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An article published in late January of this year tells the story of how the POC Zine Project came to be. At first, as the article explains, POC (People of Color) Zine Project creator Daniela Capistrano “had no idea zines weren’t just for people of color.” As she would later discover, “zine culture is so closely correlated with punk, a predominantly white subculture that’s more inclusive in theory than in practice, zine communities in many cities are also predominantly white.” So in response, Capistrano created the POC Zine Project, “making zines by people of color easy to find, distribute, and share.”
It’s projects like this that remind us of just how multi-cultural of a world we live in. The zine community is widely diverse, with writers of virtually every imaginable background: be it race, ethnicity, gender, sexuality, economic, or otherwise. Zines (and other forms of self-publishing, for that matter) acknowledge the voices of those who often find themselves underrepresented. The power to write something and distribute it, the power to spread your ideas, your opinions, your beliefs, no matter how unpopular or radical they may be, these abilities amplify the tremendous voices of the vastly diverse population that we are all a part of.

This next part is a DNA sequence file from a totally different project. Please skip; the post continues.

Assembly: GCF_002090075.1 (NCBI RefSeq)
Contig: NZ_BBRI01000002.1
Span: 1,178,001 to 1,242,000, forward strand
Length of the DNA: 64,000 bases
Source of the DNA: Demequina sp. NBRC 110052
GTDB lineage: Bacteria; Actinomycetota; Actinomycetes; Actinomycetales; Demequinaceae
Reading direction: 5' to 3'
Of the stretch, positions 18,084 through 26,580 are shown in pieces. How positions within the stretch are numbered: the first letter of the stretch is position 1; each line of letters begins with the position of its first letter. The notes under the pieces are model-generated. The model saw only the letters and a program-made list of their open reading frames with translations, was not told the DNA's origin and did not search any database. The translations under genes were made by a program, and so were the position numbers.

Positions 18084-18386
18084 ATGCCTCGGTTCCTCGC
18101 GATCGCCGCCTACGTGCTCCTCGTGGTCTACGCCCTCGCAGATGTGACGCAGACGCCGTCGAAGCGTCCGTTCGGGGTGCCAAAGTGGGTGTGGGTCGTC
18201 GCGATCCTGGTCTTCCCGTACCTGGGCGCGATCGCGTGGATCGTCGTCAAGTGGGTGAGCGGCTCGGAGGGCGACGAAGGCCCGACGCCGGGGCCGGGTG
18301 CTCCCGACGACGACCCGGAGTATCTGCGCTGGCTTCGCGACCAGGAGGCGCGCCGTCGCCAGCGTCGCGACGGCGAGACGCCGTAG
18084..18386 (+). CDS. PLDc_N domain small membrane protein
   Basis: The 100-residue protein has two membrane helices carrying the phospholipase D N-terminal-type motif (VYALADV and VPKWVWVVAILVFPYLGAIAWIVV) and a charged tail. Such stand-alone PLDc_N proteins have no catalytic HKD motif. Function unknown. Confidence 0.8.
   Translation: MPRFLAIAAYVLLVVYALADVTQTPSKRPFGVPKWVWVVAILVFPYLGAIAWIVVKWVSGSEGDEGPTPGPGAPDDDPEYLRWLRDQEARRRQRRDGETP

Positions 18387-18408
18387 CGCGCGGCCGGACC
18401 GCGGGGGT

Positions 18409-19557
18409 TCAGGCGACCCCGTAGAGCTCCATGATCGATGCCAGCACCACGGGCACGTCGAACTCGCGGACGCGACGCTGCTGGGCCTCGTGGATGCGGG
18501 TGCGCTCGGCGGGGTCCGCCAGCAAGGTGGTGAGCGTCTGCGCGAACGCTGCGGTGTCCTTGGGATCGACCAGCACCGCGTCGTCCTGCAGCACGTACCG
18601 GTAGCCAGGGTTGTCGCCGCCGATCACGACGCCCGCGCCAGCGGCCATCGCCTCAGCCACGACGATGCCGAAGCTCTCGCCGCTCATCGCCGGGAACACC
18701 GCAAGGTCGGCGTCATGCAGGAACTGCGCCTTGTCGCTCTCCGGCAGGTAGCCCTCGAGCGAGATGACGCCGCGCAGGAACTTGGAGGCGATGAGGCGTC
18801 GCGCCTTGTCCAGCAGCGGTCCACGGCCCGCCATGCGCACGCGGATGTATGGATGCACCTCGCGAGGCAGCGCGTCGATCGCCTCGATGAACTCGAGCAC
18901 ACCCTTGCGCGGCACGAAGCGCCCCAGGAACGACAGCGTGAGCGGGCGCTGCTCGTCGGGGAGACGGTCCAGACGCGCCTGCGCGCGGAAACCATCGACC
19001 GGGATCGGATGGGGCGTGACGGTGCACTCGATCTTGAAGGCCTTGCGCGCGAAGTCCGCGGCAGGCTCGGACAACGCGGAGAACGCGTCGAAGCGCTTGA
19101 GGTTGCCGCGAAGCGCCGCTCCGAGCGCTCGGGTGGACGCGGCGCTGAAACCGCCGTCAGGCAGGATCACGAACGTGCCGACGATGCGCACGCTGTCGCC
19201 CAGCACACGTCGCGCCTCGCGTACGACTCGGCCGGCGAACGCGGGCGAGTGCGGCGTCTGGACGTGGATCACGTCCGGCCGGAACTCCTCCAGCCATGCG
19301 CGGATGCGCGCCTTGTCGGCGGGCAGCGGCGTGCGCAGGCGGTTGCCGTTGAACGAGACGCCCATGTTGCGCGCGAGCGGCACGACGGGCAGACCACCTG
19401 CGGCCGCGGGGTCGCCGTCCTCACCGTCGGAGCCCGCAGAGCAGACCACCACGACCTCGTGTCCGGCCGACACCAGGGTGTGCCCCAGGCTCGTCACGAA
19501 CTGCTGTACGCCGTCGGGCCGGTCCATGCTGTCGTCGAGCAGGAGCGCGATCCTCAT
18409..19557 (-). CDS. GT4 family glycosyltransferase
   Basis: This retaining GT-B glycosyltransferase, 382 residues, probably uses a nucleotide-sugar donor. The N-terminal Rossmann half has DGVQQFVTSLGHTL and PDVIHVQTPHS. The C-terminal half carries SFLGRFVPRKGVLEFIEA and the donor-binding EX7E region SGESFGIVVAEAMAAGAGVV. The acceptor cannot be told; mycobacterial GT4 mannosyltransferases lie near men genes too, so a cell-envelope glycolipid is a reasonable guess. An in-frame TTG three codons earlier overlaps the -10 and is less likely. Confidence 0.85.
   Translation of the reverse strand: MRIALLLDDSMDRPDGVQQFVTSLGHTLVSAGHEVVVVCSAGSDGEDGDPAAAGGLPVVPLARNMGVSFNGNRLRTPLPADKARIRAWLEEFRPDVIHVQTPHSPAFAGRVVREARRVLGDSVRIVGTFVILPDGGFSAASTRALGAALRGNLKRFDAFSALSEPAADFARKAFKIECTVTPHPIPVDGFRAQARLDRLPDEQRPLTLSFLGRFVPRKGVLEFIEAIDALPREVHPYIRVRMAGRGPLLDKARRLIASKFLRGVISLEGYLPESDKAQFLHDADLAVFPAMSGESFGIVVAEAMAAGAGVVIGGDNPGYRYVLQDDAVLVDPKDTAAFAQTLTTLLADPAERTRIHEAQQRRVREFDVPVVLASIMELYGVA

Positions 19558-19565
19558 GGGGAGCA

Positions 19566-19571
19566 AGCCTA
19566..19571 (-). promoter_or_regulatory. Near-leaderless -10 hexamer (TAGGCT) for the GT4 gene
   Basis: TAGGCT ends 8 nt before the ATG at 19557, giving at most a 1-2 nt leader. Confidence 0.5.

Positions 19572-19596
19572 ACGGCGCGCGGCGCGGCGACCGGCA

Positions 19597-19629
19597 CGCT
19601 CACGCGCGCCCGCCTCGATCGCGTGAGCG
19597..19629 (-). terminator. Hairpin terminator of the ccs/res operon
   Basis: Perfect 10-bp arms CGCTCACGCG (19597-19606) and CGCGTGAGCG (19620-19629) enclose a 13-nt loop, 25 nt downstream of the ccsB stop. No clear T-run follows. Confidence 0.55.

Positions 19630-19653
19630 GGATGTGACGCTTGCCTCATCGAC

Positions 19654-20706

- Chris Lambrecht